So that is the war that is currently taking place, and these are the three alliances arrayed against one another in the area still officially known as Iraq/Syria/Lebanon.  What should the west do?

First of all, what the west should emphatically not do is to line up behind the Shia alliance because its methods for dealing with infidels are marginally less insane than those of IS.  The mainly-Shia, Iran-led alliance is not less dangerous than the Sunni jihadis.  Indeed, in many ways it is more so.  It has the organized power of a state with an advanced nuclear program behind it, as well as the primary regional agency specializing in subversion and proxy warfare (the Revolutionary Guard Corps).

Aligning with this bloc — by, for example, seeking to bolster the Baghdad government alongside the Iranians — would be an exercise in folly.

What, then, is the alternative?

The alternative derives from the fact that these warring blocs are not the only power blocs active in the Middle East.  As the recent diplomacy over Gaza shows, a de facto alliance of Egypt, Israel and Saudi Arabia, that is of western-aligned states who have despaired of the regional policy of the current U.S. administration, currently exists. This alliance gathers around itself smaller naturally pro-western forces in the region, including Jordan, the United Arab Emirates, and arguably also the West Bank Palestinian Authority of Mahmoud Abbas.


This alliance possesses no assets within the heartland areas where the jihadis of IS are fighting the jihadis of Hizballah and their allies.

But it does possess many assets and potential assets along their periphery.  These should form the lynchpin of a coherent strategy regarding the current jihadi vs, jihadi war.

To the south, two strong states with strong armies stand ready to defend against any incursions by either IS or the pro-Iranians. These are Jordan and Israel.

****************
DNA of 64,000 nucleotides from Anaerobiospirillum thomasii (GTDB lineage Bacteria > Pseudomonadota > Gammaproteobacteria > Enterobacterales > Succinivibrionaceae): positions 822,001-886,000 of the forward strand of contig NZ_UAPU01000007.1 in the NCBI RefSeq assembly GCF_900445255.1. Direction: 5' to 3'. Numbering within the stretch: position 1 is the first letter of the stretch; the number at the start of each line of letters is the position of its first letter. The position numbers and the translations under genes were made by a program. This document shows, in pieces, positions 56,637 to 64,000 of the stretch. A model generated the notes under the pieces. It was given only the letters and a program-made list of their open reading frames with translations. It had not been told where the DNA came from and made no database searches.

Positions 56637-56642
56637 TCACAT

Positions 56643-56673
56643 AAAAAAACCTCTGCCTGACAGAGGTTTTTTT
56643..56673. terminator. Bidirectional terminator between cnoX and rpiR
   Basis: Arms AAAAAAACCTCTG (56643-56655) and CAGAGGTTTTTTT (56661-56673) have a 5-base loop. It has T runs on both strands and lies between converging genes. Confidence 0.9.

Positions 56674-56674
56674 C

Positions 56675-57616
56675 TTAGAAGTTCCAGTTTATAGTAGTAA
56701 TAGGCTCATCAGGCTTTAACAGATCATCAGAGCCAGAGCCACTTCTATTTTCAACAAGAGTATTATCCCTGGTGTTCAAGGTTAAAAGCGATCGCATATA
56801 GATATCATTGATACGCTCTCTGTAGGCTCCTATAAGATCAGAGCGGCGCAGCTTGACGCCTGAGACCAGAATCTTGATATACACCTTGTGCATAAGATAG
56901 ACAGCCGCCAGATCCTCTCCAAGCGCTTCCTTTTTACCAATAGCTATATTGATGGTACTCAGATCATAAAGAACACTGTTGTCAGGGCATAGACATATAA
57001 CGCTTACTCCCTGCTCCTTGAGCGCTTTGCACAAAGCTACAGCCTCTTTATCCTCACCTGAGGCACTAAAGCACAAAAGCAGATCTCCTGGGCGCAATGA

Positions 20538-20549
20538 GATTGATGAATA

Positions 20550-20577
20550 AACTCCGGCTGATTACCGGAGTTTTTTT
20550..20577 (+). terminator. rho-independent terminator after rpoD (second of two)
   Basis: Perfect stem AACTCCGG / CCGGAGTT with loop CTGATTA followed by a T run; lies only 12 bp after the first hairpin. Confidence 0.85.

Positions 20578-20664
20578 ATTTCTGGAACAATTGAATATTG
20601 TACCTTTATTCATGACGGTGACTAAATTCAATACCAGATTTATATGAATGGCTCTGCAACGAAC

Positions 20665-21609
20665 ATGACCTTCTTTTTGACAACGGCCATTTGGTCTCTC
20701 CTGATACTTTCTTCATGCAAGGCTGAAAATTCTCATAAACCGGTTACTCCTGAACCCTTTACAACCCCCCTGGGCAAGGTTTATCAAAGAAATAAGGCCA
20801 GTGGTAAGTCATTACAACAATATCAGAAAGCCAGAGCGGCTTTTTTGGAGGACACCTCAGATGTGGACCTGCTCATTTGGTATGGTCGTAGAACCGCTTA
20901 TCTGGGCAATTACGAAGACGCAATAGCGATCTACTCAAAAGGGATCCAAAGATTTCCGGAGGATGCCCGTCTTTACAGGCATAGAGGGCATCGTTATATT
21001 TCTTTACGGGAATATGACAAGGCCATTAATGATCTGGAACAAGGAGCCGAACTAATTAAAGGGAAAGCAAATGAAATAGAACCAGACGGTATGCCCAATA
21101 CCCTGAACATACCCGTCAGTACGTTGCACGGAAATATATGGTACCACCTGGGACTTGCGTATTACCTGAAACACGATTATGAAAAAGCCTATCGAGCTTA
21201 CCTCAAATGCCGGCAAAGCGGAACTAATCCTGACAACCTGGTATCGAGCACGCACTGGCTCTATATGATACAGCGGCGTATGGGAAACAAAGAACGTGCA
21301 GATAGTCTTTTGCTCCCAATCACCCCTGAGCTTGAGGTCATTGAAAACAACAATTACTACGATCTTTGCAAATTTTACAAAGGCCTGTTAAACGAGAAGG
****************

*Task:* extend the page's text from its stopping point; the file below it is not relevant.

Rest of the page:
To the north, the U.S. and the west ought to invest immediately in military aid for both Kurdish autonomous elements which, properly equipped, can contain the jihadi menace.

Beyond this, the two sides should be allowed to fight it out.  It is in the interest of the west and its allies that the blood of both should  run into the Euphrates and the Tigris rivers.

Such a strategy is unlikely, sadly, to involve the west, and hence may not happen at all.  Instead, the U.S. and its allies seem determined to avoid the bigger picture, and to engage in halfhearted humanitarian efforts only when media attention makes this absolutely unavoidable.  This is regrettable.  Still, the strong, anti-jihadi and moderate forces in the region must continue to find their way to one another.  Only thus will the containment of both varieties of political Islam be achieved.


It is, eventually and after much bloodshed, likely to be achieved. But as things stand, the U.S. and the west will derive neither capital nor gratitude from this. They appear, from a Mid-Eastern point of view, like a flailing and retreating giant.